When it comes to retro gaming you can’t beat playing on the original system and I’d favor it over emulation any day.That’s not to say I’m not an emulation fan of course, quite the contrary I use them a lot and relish the advantages that emulation brings….like turbo loading for instance!
But the thing about emulation is, although it can look and sound, in some circumstances, pretty much indistinguishable from the original system, I often find something is missed from the experience by not using the original games controller. Stella is awesome Atari 2600 emulator but playing Berzerk on a PC keyboard instead of a classic Atari joystick doesn’t feel quite right. Mario Kart via ZSnes using a PS2 styled PC controller is o.k but give me a proper SNES pad and I’m a happy chap. Then of course, there are the oddballs controllers like the analogue Vectrex pad, Atari paddles and the N64 joystick/gamepad ‘thing’ which might be a little tricky to replace with modern pads and sticks.
Adapters, that’s what we need and there are many of them out there allowing one to attach a classic controller to a PC or modern games console.
I came across this particular adaptor on eBay the other day. It’s very cheap, small and promised support for Sega Megadrive/Genesis controllers (and thus hopefully other standard DB9 based sticks and pads), Nintendo NES and SNES controllers in one tidy package. Buy buy buy says I.
….a few days later.
The little adapter box has two input ports, the first is a 9-pin DB9 type connector and the other is a 7-pin SNES connector. Also included was a DB9 to 7-pin converter cable for connecting NES/FC pads.
No drivers are required according to the instructions and it states it’s compatible with Win XP thru to Win 8 including both 32 and 64 bit flavors.
Sure enough, after plugging it into my Win 7 netbook, the device was detected and appeared as a standard HID game controller.
I’ve dug out a selection of classic controllers to test.
It started off well – the SNES pad worked flawlessly with no lag or any issues detected when multiple buttons were pressed simultaneously and after a round or two with Street Fighter 2Turbo and Super R-Type (where the adapters programmable turbo button came in handy) I moved on…..and well, it’s all went a bit downhill from there.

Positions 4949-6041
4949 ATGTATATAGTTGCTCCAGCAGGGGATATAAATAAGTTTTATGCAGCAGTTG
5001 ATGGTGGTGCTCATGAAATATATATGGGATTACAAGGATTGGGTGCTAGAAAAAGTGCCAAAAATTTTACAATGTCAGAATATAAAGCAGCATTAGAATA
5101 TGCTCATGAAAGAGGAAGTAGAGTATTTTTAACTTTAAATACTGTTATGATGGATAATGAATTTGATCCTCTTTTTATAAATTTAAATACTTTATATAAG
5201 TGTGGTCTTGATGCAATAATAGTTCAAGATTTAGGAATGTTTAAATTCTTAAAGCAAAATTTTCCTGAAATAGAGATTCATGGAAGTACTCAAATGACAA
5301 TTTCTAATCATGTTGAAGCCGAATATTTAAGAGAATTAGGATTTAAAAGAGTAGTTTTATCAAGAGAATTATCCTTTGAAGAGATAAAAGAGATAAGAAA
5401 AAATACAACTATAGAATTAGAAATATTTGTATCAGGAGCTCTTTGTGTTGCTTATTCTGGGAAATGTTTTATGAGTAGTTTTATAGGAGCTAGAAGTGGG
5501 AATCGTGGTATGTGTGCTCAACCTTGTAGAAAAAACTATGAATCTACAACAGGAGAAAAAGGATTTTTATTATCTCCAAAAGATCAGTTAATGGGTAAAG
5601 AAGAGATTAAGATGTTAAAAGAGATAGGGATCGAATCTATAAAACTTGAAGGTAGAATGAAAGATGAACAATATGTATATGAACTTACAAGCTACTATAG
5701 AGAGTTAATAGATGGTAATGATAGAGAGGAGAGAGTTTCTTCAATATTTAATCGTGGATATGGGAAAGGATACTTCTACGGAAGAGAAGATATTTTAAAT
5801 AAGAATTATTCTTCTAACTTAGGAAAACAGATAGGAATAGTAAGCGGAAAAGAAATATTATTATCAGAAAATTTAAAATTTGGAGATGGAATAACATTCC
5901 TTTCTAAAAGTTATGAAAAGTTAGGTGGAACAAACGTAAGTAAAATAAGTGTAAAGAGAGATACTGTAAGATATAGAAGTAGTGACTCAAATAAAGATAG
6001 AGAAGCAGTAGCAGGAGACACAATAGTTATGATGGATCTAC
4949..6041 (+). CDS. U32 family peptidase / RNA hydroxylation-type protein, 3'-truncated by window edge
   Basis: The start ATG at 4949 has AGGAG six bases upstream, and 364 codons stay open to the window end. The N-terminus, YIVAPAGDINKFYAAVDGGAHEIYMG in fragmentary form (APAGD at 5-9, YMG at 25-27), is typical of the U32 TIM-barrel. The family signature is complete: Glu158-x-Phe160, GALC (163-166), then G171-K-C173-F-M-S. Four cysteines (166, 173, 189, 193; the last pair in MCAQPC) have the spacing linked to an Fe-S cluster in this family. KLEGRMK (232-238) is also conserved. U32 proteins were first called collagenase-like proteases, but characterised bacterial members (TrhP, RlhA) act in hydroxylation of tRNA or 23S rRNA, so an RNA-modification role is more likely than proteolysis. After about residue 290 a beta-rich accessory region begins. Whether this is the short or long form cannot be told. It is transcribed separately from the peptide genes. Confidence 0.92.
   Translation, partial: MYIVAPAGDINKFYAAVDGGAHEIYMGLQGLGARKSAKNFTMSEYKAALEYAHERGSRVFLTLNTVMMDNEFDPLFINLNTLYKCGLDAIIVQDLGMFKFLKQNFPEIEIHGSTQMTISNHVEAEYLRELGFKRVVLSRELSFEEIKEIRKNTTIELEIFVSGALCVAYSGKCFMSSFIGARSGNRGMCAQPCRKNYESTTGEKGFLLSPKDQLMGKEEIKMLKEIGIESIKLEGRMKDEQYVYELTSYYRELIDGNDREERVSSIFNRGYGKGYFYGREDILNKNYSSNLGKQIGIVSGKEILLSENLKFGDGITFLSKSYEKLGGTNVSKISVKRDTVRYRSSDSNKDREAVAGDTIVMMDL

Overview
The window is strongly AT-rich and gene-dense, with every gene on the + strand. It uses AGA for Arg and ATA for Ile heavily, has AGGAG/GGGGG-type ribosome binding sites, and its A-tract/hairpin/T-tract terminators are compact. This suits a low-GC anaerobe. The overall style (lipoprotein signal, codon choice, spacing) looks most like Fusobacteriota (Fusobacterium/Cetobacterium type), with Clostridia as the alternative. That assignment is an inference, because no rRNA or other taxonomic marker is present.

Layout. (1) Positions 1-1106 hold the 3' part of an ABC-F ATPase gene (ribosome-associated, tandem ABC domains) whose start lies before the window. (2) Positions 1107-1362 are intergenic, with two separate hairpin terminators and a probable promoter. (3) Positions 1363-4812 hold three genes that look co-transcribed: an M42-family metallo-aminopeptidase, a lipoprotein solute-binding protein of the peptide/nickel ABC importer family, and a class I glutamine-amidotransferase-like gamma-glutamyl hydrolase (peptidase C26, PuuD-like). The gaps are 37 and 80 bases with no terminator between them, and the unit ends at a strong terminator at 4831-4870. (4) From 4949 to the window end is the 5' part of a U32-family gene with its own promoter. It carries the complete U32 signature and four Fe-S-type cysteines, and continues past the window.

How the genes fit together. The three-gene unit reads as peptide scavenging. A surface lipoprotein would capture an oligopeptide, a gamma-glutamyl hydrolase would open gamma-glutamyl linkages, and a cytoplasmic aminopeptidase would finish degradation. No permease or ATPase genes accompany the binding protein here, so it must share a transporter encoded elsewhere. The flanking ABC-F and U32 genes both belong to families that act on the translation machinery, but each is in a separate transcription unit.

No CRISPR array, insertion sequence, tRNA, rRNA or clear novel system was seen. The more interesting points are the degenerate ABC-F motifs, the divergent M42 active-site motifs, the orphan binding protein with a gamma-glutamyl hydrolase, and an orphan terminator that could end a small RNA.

I couldn’t get it to work with my Megadrive mk2 pad, third party or original mk1 pad. No go either with the classic Atari stick, Commodore Vic-20 stick, Commodore CD32 pad or Sega Master System pad. I haven’t tested it with my NES pad though as they’re still packed away. No keystrokes detected with MS notepad open therefore Joy2Key is out too.
I’ve tested the device on another Win 7 PC (SP1), a Win XP PC and my Raspberry Pi. Each time, nothing worked apart from the SNES pad (I had to fiddle around to get it working on my Raspberry Pi).
I’ve removed the adaptors case screws to have a looksee inside and as far as I can tell everything looks o.k. When I get time I’ll have a probe around with the multimeter.
Although it’s a cheap adaptor, for sole use as a SNES adaptor it’s still more expensive than getting a dedicated SNES ‘styled’ USB gamepad (although I guess that defeats the object of using an original controller) and probably more expensive than getting the pats to USB mod a pad yourself. In the end I decided to contact the seller and ask if I could return it for a refund. As it happens, the seller had tested a few adapters himself and found that he was having the same issues too. As a result he kindly gave me a full refund and told me to keep the adaptor anyway. A win in the end then!